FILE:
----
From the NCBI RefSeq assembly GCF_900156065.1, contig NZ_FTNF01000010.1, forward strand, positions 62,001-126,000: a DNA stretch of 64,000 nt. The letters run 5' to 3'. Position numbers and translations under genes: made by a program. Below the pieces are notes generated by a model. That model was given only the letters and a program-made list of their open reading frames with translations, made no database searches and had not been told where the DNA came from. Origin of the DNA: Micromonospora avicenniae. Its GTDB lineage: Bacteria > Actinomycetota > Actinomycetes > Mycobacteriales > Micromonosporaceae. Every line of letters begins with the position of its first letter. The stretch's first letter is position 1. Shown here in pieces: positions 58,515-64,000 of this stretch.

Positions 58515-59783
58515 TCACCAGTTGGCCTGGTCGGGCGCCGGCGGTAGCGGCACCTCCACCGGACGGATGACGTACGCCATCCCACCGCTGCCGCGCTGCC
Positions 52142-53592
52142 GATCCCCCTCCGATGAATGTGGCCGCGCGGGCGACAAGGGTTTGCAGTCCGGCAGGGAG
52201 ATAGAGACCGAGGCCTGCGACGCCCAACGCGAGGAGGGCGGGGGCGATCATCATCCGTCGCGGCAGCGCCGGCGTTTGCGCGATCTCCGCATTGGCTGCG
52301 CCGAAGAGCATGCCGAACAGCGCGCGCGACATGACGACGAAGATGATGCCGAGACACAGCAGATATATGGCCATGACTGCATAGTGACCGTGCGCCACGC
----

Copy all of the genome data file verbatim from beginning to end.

From the NCBI RefSeq assembly GCF_900156065.1, contig NZ_FTNF01000010.1, forward strand, positions 62,001-126,000: a DNA stretch of 64,000 nt. The letters run 5' to 3'. Position numbers and translations under genes: made by a program. Below the pieces are notes generated by a model. That model was given only the letters and a program-made list of their open reading frames with translations, made no database searches and had not been told where the DNA came from. Origin of the DNA: Micromonospora avicenniae. Its GTDB lineage: Bacteria > Actinomycetota > Actinomycetes > Mycobacteriales > Micromonosporaceae. Every line of letters begins with the position of its first letter. The stretch's first letter is position 1. Shown here in pieces: positions 58,515-64,000 of this stretch.

Positions 58515-59783
58515 TCACCAGTTGGCCTGGTCGGGCGCCGGCGGTAGCGGCACCTCCACCGGACGGATGACGTACGCCATCCCACCGCTGCCGCGCTGCC
Positions 52142-53592
52142 GATCCCCCTCCGATGAATGTGGCCGCGCGGGCGACAAGGGTTTGCAGTCCGGCAGGGAG
52201 ATAGAGACCGAGGCCTGCGACGCCCAACGCGAGGAGGGCGGGGGCGATCATCATCCGTCGCGGCAGCGCCGGCGTTTGCGCGATCTCCGCATTGGCTGCG
52301 CCGAAGAGCATGCCGAACAGCGCGCGCGACATGACGACGAAGATGATGCCGAGACACAGCAGATATATGGCCATGACTGCATAGTGACCGTGCGCCACGC